Weeds - Season 2

STUDIO: Lionsgate
MSRP: $39.98
RATING: Not Rated
RUNNING TIME: 283 minutes
• Commentaries on selected episodes
• Trivia tracks
• Behind-the-scenes featurettes
• Gag reel
• Spoof commercial
• Montage of introductory credits
• Extended musical performance


like Full House
with more overt drug use.”


Mary-Louise Parker,
Kevin Nealon, Romany Malco, Justin Kirk, Martin Donovan, Hunter


At the end of the first
season of Showtime’s compromising-situational comedy, suburban widow
Nancy Botwin (Parker) had made the decision to move beyond small-time
marijuana dealing into her own growing and distribution business.
Around the same time, she also started dating an agent from the Drug
Enforcement Agency. Accidentally.

Everything’s looking
rosy for this second season!

This, friends, is called "elegance."


The first season of
worked as a well-developed piece of absurdity in service of cynical
commentary on American suburban life. The premise was a great hook,
and the character of Nancy stumbled into familiar morals by way of
some unconventional means, most of them involving drug culture and
genteel crime. I dug it, because it sucked the saccharine out of
American dream myths and replaced it with smoke.

This second season aims
itself in a different direction. Where before Nancy was aimless, and
frantic to maintain her family despite the hardships of losing a
husband and father, now she has a solid direction: the foundation of
her growing and distribution business. A lot of the charm of the
first season came from Nancy’s bravery in her various legal, mundane,
ethical, or life-threatening situations, provoked or not. Now, with a
solid direction in life, she has grown up significantly, like the
transition from a undeclared freshman to a graduating senior.

Accordingly, the charm
of the show has dissipated. I enjoyed the first season immensely,
mostly on the merits of Mary-Louise Parker’s wit and resilience,
which ran to the enchanting more often than not. With a clearer
purpose in mind, those two qualities find themselves in not as much
demand, replaced on set by business acumen and cleverness. I have to
admit that this is more of an observation than a criticism (which
could be said about most of what I write here,) because, though the
change is fundamentally a drastic one, it keeps the interest held as
tight as did the first season, even if it is in a different hand. Or
possibly a prehensile foot.

I am seriously conflicted about this picture.

The thing is that while
Nancy Botwin: Dealer Mom was an engaging anchor for a show, Nancy
Botwin: Shrewd Drug Lord is equally entertaining. There are some
aspects of the show that suffer; the family life becomes not as much
of a subplot, save for a few spikes of drama, and the attending
secondary characters get largely sidelined. The season-long track
following the Agrestic city council race becomes a distraction from
the main events, and the litany of little things — the ones which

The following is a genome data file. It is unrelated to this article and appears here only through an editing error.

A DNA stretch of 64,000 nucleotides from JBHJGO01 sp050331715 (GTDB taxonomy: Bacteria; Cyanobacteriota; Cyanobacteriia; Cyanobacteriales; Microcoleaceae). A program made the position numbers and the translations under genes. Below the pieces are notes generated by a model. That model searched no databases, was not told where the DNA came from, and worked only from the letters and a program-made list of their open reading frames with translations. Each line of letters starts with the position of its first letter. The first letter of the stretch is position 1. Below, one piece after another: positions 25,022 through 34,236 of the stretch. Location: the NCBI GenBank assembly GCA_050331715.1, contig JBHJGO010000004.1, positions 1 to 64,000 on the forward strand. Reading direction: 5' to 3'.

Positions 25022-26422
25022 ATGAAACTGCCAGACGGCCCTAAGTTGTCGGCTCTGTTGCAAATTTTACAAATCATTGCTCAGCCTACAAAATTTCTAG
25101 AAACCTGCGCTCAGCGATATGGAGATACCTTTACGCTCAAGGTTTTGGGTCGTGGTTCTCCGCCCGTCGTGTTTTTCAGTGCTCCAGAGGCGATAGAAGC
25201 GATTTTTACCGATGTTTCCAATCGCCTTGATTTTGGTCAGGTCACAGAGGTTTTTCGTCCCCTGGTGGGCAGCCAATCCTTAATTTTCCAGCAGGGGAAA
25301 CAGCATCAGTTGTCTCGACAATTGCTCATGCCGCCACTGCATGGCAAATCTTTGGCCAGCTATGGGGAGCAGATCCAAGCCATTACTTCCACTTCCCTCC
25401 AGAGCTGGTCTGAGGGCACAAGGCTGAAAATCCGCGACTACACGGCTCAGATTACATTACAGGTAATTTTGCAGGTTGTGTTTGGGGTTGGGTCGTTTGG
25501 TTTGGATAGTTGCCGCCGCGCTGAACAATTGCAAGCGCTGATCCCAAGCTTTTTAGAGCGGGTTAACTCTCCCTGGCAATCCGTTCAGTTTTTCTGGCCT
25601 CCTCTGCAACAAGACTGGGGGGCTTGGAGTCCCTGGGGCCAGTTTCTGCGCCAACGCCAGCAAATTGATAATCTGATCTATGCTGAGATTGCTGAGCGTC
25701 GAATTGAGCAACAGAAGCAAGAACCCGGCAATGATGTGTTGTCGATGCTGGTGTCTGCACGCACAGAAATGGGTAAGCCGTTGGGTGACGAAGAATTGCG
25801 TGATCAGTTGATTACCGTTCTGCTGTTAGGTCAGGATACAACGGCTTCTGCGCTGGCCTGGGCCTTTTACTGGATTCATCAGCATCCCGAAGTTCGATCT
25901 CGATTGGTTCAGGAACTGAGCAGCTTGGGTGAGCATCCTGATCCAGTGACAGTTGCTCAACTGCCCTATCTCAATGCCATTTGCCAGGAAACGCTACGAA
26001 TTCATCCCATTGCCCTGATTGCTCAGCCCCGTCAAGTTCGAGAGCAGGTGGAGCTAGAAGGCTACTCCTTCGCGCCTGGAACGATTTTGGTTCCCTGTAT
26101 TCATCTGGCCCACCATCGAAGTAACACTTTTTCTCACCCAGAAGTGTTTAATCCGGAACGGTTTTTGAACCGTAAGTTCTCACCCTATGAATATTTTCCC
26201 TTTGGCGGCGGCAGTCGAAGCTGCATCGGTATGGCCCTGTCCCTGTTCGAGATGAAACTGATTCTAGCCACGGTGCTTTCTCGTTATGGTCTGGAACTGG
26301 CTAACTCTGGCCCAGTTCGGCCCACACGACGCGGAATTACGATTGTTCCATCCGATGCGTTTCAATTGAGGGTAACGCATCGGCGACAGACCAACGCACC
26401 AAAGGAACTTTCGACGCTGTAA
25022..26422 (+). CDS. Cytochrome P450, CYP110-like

drive a mom batty, such as a brother-in-law who fights his way into
Rabbinical school in order to claim exemption from the Army, or a son
who winds up at a massage parlor at the age of twelve — buzz around
like flies, given too much running time without serving purposes more
valuable than comic relief.

The winning current of
this season, though, is the continuation of the bizarre similarities
between Nancy’s life and those of the law-abiding citizens. Last
season, she tried to keep her family together when it was threatening
to splinter apart, by means of dealing marijuana to small fry; this
season, she becomes a workaholic, and her family life begins to
suffer like those of so many of her suburbanite peers. That her work
involves setting up a grow house and getting rival drug lords busted
by her DEA boyfriend makes no difference. It’s all about the family,
after all.

Too pants.

The second season of
shows a great example of fleshing out characters, of giving them new
directions and motivations while maintaining a consistent level of
quality and entertainment. It couldn’t have been an easy task,
redirecting the energies of just about everyone in the cast and
coming up with a dozen episodes that hold the feel, but jettison the
aim, of the previous twelve. The writers ought to be commended, and
you ought to give the show a try.


Seven of the twelve
episodes have commentary with whichever cast and crew members
happened to be walking past the studio. These commentaries tend
toward the anecdotal, so there’s not much in the way of substantial
interest. You also get some trivia tracks to accompany selected
episodes, so you won’t be hurting for education on, say, what the
marijuana plants are made of.

In addition, there are
four brief behind-the-scenes featurettes, a gag reel, and montages of
the opening credits, which the producers got a gaggle of musicians to
cover this season. Also a commercial for the girls’ plus-size
“Huskeroos” clothing brand that features substantially in one
subplot, and a reggae performance which was used in the episode in
which Nancy goes to a growers’ convention.

out of 10